Although things can move more slowly in the suburbs, VB Chocolate Bar operates in constant motion. Sitting 30 miles outside St. Louis, Missouri, in the St. Charles County town of Cottleville, the shop runs like a typical coffee shop with pastries during the day. There’s also a robust selection of house-made chocolate items. The coup de grâce of VB’s chocolate choices are the house-made truffles, sitting opposite the bar immediately to the right of everyone walking in the front door. It’s a small ode to cocoa.
“We wanted to showcase chocolate truffles like jewelry,” owner and head chocolatier Conor VanBuskirk says. “It creates an ambiance and curiosity.”
Early evening signals a wardrobe change. Bar manager Lisa Berdeaux fires up the draft beer lines and primes her cocktail shakers. There’s a food menu including cheese boards and flatbreads to help offset the wine, beer, martini, and spirits behind the bar. A food menu, once offered all day, now comes out only at night to allow the baristas to focus solely on the coffee.
“To be honest, having a group of fifteen sixty-year-old women come in and order salads, wasn’t really the scene of the coffee culture we were trying to spend our time with during the day and build in St. Charles,” VanBuskirk says. “That really didn’t exist out here, so it was really an uphill battle, getting people in, understanding what we do, why we do it this way. Out here in the suburbs most people want a drive-thru and to get their coffee without getting out of their car.”
The first year included numerous instances of people ordering “Starbucks drinks in a Starbucks size,” lamented VanBuskirk. The patient baristas slowly provided education. The shop’s menu includes local roasters Blueprint Coffee and Sump Coffee, as well as shop favorite Kuma Coffee from Seattle. Rotating roasters have included PT’s Coffee from Topeka, Kansas, Ritual Coffee Roasters from San Francisco, and George Howell from Massachusetts. Similar to the setup at Sump Coffee, milk options are very limited at VB’s: whole milk from Ozark Mountain Creamery, or soy milk.
“Why do we do that?” VanBuskirk says. “Because of taste. The whole point of doing this latte is for taste. If I put skim milk in there, there’s no taste. So we’re not going to do that. If that’s what you need, then we’re not your shop and you have to be okay with that. You want to relay that message in a way that is friendly, doesn’t turn people off, and doesn’t make people feel like idiots.”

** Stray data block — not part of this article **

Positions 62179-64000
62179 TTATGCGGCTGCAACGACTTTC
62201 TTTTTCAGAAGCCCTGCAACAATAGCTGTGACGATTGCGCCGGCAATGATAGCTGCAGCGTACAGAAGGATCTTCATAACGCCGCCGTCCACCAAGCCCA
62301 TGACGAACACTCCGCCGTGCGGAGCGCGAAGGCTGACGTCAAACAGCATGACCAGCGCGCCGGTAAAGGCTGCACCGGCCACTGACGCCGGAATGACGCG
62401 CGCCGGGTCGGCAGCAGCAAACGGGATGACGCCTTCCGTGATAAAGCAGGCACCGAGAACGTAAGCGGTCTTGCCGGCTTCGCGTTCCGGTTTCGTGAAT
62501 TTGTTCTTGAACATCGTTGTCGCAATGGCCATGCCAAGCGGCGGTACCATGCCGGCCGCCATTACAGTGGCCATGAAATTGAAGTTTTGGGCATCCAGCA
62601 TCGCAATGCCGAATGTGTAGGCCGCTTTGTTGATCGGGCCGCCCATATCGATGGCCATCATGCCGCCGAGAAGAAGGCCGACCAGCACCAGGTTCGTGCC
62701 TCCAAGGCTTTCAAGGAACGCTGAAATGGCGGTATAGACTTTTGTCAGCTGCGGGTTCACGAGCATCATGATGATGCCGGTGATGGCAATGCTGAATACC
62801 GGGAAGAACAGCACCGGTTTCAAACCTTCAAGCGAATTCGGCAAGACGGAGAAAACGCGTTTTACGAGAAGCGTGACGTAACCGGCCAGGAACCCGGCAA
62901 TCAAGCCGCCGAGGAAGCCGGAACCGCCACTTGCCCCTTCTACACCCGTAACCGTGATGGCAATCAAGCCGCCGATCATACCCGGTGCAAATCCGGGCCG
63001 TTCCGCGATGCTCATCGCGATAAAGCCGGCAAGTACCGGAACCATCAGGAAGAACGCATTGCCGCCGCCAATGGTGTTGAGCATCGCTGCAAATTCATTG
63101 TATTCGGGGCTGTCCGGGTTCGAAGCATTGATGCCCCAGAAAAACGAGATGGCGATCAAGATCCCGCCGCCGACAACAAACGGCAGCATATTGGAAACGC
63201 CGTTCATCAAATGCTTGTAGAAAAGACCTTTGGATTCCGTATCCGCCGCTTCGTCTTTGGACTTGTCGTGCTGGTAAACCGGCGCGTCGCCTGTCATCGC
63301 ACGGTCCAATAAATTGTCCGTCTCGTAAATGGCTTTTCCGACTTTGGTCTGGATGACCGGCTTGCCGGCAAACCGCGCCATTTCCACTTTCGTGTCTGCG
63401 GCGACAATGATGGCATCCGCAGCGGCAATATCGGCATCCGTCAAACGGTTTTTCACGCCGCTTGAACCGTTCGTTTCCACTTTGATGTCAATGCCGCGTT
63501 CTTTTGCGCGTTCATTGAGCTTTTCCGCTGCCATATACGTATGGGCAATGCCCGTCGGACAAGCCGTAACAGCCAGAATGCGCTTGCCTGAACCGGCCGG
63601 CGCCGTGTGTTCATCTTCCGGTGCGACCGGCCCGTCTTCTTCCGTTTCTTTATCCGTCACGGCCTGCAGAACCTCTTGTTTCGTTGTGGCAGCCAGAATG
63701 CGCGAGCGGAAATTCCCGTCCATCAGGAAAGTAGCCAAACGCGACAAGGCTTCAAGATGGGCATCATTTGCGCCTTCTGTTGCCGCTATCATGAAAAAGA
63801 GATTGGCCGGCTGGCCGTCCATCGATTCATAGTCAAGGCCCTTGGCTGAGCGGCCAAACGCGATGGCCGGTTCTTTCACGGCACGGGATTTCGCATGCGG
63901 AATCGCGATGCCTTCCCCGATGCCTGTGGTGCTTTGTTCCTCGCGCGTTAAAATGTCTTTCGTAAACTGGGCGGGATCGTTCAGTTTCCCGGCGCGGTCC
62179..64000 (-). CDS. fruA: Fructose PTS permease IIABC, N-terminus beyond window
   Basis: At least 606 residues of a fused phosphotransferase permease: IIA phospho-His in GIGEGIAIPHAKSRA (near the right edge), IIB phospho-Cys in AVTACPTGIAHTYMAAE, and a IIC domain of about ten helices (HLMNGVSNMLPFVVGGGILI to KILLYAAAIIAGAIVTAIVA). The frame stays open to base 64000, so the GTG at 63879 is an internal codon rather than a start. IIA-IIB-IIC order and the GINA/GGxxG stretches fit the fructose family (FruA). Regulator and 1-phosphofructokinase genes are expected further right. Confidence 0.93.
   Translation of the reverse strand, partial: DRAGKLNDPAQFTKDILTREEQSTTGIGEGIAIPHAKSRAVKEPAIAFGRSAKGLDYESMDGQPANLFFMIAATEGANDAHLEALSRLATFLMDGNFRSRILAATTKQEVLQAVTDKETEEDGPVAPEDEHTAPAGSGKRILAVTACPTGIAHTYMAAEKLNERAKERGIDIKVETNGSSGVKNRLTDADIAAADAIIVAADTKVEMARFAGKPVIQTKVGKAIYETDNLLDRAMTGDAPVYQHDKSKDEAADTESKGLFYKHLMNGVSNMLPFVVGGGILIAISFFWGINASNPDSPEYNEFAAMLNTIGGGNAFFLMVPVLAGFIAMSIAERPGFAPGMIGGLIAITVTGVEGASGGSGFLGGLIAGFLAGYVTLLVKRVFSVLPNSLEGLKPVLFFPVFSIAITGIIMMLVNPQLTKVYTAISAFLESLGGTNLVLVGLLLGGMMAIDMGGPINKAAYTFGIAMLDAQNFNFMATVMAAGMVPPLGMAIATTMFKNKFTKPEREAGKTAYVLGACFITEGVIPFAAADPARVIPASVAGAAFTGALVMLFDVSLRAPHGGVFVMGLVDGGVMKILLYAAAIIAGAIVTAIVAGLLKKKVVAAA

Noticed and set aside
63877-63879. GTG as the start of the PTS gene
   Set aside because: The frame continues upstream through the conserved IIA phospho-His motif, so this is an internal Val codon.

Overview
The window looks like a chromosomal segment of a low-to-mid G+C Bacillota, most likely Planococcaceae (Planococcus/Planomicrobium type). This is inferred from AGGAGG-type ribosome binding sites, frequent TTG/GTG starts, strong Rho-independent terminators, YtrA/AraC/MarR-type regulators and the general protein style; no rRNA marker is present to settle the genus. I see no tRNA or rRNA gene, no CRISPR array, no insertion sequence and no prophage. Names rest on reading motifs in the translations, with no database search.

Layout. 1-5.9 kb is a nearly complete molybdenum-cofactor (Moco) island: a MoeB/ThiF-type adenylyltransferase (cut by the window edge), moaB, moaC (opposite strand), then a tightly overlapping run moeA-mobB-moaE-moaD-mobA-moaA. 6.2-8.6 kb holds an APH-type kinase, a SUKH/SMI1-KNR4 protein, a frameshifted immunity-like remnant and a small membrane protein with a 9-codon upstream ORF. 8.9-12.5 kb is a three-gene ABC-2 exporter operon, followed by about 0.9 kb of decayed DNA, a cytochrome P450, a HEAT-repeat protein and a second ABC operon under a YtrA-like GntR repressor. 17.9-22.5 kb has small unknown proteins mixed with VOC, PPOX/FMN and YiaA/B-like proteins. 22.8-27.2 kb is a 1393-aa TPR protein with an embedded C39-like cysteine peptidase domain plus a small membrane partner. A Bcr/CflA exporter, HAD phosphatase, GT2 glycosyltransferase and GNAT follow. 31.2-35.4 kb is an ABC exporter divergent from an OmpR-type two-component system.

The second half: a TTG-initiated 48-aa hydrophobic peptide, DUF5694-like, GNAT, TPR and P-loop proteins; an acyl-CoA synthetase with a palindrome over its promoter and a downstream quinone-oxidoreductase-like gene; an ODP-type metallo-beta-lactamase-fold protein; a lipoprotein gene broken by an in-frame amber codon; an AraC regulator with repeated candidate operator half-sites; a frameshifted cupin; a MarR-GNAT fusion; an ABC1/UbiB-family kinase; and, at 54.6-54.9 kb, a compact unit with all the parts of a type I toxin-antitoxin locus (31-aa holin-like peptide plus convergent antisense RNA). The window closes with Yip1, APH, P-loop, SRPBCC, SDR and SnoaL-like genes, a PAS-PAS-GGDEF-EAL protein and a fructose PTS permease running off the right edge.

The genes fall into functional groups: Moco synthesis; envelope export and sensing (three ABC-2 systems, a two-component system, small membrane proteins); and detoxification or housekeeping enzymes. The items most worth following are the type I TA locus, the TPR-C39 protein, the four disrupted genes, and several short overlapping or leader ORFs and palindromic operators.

Before opening their own independent store, VanBuskirk and his wife Stacey owned and operated three Chocolate Chocolate franchise stores. After ten years, they were getting restless with business. One thing that sparked VanBuskirk’s interest was the chocolate truffles his shop sold. He slowly began teaching himself how to make chocolate truffles (the ones they sold came pre-packaged) on an induction burner in the back of the store. If he was going to sell them, VanBuskirk thought he should know how to make them too.
After a lot of practice and no outlet to sell their handcrafted chocolate treats due to the franchise agreement, the VanBuskirks then looked towards opening an independent shop where they could sell their creatively flavored truffles like pear and goat cheese.
VanBuskirk’s original vision “didn’t include everything it has now,” and the additional menu options were a way to combat a seasonal business. Chocolate stores, he explained, are “busy Christmas through Mother’s Day and then you have six months where not a lot is going on.” Now, with the focus on coffee in the day and food in the evening, alongside their house-made chocolates, the VanBuskirks are able to truly make their retail experience their own. But just this once?
“It’s pretty complex with tea, drinks, coffee, chocolate, ice cream, baked goods,” he says. “You’re pretty content with growing very slowly and getting much better at what we do on a day-to-day basis. If we have our model perfected to where there’s not really anything else we would change in it, we feel like we’ve learned as much as we can learn with one location, at that point we’ll look at what is the next location.”
Evan C. Jones is a Sprudge.com contributor based in St. Louis. Read more Evan C. Jones on Sprudge.